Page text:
Morning Brief – It’s raining, it’s pouring

Charles Porter
Thu 23 May 2024

It’s raining, it’s pouring

And Rishi Sunak was cawing. Stood defiantly behind the lectern placed in the middle of Downing Street, if it weren’t for the puddles accumulating on Rishi’s shoulders, you’d have never known it was lashing down with rain in central London yesterday. Only time will tell whether the rehearsed and enthusiastic declaration of a general election to take place on July 4th whilst standing in the pouring rain will prove to have been the Conservative party’s best attempt yet at pathetic fallacy. The headline today in FX was expected to be fought between the minutes of the latest Federal Reserve meeting and the deluge of UK inflation data published ahead of the European open yesterday. As the look on the Chancellor’s face yesterday should tell you, it wasn’t expected that the UK general election was to be declared yesterday. 

Let’s start with inflation because it was likely a major catalyst for the decision to declare an election yesterday. Headline inflation missed expectations month-on-month and year-on-year, showing less progress on inflation as the UK entered Q2 than previously imagined. Headline inflation read at 2.3%, above the 2.1% consensus forecast, and core inflation remained stubbornly high at 3.9% versus an expected 3.6%. Progress, but much less than economists thought. Sterling leapt higher upon the release. As we’ve written on this week, that data was critical to analysing whether or not the Bank of England would cut rates in June. Based upon this miss in the data, quite possibly not it seems. GBP demand therefore grew as investors leant towards expecting rates to stay in elevated territory for slightly longer.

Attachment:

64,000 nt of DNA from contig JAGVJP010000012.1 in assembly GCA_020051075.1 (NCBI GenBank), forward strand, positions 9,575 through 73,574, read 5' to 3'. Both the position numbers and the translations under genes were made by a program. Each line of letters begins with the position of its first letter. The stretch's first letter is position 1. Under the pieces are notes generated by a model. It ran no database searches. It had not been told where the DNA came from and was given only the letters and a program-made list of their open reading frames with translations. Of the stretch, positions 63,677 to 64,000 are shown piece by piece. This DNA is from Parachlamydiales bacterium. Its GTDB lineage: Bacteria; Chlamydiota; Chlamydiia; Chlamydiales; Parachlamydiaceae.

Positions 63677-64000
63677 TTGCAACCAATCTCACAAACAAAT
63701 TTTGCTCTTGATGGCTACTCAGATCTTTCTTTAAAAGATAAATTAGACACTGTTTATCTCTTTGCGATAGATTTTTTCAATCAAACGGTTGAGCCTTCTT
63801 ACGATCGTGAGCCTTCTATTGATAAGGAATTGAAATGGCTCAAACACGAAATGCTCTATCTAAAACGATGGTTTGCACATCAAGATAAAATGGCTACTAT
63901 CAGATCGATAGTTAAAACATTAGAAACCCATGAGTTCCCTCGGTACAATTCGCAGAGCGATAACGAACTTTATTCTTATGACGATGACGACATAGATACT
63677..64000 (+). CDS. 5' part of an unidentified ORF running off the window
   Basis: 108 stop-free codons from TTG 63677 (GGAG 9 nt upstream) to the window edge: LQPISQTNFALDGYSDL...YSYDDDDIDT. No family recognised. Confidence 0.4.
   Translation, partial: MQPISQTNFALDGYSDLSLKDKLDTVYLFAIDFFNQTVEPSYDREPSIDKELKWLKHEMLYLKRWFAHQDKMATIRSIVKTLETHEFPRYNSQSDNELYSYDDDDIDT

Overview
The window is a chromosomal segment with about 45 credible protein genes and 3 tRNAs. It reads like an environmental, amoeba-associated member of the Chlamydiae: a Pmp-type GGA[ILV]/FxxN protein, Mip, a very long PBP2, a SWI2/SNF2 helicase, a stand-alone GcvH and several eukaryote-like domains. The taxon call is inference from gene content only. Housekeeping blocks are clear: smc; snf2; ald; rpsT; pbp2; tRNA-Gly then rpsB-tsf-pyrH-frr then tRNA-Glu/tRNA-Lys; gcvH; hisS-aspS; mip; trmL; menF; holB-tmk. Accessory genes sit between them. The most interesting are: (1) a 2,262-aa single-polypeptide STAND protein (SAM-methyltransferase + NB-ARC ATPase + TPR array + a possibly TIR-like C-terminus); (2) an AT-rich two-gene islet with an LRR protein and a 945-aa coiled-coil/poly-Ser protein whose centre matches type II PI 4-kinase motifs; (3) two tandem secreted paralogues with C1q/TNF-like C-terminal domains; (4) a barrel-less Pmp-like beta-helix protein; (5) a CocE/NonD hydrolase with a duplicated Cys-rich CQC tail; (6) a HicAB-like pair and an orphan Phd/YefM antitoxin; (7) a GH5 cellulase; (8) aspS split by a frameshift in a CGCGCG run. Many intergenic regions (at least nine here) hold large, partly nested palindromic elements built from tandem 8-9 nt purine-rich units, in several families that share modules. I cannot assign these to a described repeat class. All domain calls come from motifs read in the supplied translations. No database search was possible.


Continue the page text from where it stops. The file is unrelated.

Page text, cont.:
However, the Prime Minister declared victory over the cost-of-living crisis as a result of the return to near-target inflation. He refused to rule out rumours of a summer general election at PMQs in the House of Commons yesterday and Westminster election fever started to grow. A meeting of cabinet later that afternoon and shortly thereafter, the public learned that an election was to come on July 4th. With such a convincing lead held by Labour in the polls, there was very little reaction in FX spot pricing. If anything, the declaration of a sooner than expected election decreased the political risk that polling could change more significantly later in the year. A spike in implied volatility was all that was to be observed in GBP for options contracts expiring between now and shortly after the election date. Yesterday’s data and the forthcoming election will test central bank independence as both entities will be well aware that falling interest rates could sell well to an electorate. 

Discussion and Analysis by Charles Porter

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